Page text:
Why Are Women Living Longer Than Men

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Everywhere in the world women live longer than men - but this was not always the case. The available data from rich countries shows that women didn't live longer than men in the 19th century. What's the reason why women are more likely to live longer than men? And why is this difference growing as time passes? There isn't much evidence and we're only able to provide some answers. We recognize that biological, افضل شامبو وبلسم behavioral and environmental factors play a role in the fact that women have longer lives than men, but we don't know exactly how significant the impact of each factor is.

We are aware that women are living longer than men, regardless of their weight. However this isn't due to the fact that certain biological or non-biological factors have changed. What are these factors that have changed? Some are well known and relatively straightforward, like the fact that men smoke more often. Certain are more complicated. For example, there is evidence that in rich countries the female advantage increased in part because infectious diseases used to affect women disproportionately a century ago, so advances in medicine that reduced the long-term health burden from infectious diseases, especially for survivors, ended up raising women's longevity disproportionately.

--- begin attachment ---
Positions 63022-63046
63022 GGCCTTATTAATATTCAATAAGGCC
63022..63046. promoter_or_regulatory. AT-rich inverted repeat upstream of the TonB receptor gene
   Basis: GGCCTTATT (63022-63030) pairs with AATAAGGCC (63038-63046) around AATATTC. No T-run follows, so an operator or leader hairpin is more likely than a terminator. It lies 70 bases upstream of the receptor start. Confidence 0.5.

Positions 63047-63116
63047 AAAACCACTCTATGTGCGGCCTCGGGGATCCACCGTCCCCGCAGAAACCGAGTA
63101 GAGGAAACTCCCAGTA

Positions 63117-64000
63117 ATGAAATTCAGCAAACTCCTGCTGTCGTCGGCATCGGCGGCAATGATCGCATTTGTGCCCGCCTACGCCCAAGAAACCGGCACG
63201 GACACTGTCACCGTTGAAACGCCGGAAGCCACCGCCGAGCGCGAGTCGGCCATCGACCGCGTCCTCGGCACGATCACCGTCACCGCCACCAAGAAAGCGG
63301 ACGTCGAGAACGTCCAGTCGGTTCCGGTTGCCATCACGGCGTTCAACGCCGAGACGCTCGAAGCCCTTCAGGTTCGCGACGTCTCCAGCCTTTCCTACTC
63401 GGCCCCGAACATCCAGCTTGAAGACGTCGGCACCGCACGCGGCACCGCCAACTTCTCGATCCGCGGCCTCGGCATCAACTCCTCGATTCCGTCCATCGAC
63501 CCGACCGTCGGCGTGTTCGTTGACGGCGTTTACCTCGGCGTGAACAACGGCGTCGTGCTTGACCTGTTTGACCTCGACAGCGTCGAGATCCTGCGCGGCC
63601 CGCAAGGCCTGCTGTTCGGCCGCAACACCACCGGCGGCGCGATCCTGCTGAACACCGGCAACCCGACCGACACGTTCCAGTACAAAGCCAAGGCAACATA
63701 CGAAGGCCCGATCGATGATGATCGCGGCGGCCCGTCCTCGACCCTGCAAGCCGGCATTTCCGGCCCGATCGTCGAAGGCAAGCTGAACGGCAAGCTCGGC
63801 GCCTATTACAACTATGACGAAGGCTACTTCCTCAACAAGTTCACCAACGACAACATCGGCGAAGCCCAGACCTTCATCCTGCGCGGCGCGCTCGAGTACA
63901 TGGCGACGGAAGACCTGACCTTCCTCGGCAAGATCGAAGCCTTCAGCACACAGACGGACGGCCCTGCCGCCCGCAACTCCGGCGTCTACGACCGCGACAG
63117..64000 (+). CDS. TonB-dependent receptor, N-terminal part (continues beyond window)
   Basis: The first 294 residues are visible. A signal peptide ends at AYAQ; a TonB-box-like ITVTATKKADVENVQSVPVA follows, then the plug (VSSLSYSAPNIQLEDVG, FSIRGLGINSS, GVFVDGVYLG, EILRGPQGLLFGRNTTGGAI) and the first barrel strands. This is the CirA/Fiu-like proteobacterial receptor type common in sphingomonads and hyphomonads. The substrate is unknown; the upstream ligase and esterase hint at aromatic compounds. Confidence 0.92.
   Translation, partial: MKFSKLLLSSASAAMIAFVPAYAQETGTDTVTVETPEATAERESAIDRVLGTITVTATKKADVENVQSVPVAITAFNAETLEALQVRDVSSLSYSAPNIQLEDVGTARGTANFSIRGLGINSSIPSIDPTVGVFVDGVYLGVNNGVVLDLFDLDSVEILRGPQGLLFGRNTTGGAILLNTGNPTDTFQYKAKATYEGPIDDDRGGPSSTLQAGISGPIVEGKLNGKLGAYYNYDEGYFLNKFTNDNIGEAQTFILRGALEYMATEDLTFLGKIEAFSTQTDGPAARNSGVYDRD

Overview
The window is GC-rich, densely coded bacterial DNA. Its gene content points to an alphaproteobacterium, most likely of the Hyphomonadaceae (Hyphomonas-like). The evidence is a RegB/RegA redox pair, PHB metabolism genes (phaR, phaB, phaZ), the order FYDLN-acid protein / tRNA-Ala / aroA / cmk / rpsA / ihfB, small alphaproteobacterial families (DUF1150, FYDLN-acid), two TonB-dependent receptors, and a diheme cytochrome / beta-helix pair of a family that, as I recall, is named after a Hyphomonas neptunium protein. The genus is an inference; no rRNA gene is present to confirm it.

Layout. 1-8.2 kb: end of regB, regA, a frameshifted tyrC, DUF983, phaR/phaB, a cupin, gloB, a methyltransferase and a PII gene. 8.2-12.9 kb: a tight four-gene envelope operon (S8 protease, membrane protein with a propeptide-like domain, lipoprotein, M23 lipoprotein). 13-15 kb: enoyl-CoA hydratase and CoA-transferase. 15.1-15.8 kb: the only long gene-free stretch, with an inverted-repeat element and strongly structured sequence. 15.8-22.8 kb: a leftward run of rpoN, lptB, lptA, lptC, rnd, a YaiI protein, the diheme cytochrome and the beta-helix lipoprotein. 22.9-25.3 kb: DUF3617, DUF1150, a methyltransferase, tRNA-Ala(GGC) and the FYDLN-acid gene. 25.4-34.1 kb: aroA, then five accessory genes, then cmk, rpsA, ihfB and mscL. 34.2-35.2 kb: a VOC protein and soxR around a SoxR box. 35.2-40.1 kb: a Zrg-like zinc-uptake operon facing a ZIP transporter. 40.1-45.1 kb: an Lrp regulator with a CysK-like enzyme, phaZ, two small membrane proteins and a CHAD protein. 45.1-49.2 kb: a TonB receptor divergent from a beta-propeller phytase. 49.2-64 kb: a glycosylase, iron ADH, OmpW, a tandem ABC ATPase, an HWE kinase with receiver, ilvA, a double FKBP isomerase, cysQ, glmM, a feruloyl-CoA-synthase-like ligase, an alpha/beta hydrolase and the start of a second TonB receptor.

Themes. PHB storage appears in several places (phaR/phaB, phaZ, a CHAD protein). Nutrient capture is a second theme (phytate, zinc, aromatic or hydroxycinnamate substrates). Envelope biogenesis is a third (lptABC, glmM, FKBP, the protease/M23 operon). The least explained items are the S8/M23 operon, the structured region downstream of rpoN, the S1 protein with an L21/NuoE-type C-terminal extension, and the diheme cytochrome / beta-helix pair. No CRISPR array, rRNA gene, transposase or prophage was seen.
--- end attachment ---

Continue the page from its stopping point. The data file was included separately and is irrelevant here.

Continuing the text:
Everywhere in the world women tend to live longer than men
The first chart below shows life expectancy at birth for men and women. We can see that all countries are above the diagonal parity line ; this means in all countries a newborn girl can expect to live for longer than a newborn boy.1

This graph shows that although women have an advantage in all countries, the differences across countries can be substantial. In Russia women live 10 years longer than men. In Bhutan the difference is less than half a calendar year.

In the richer countries, افضل شامبو وبلسم the advantage of women in longevity was smaller
Let's examine how the gender advantage in longevity has changed over time. The chart below shows male and female life expectancy at birth in the US in the years 1790-2014. Two points stand out.

The first is that there is an upward trend. Both men as well as women in the US are living much, much longer today than a century ago. This is in line with historical increases in life expectancy everywhere in the world.

The gap is widening: While the female advantage in life expectancy used to be very small but it has risen significantly with time.

Using the option 'Change country in the chart, you are able to confirm that the two points apply to the other countries having available information: Sweden, France and the UK.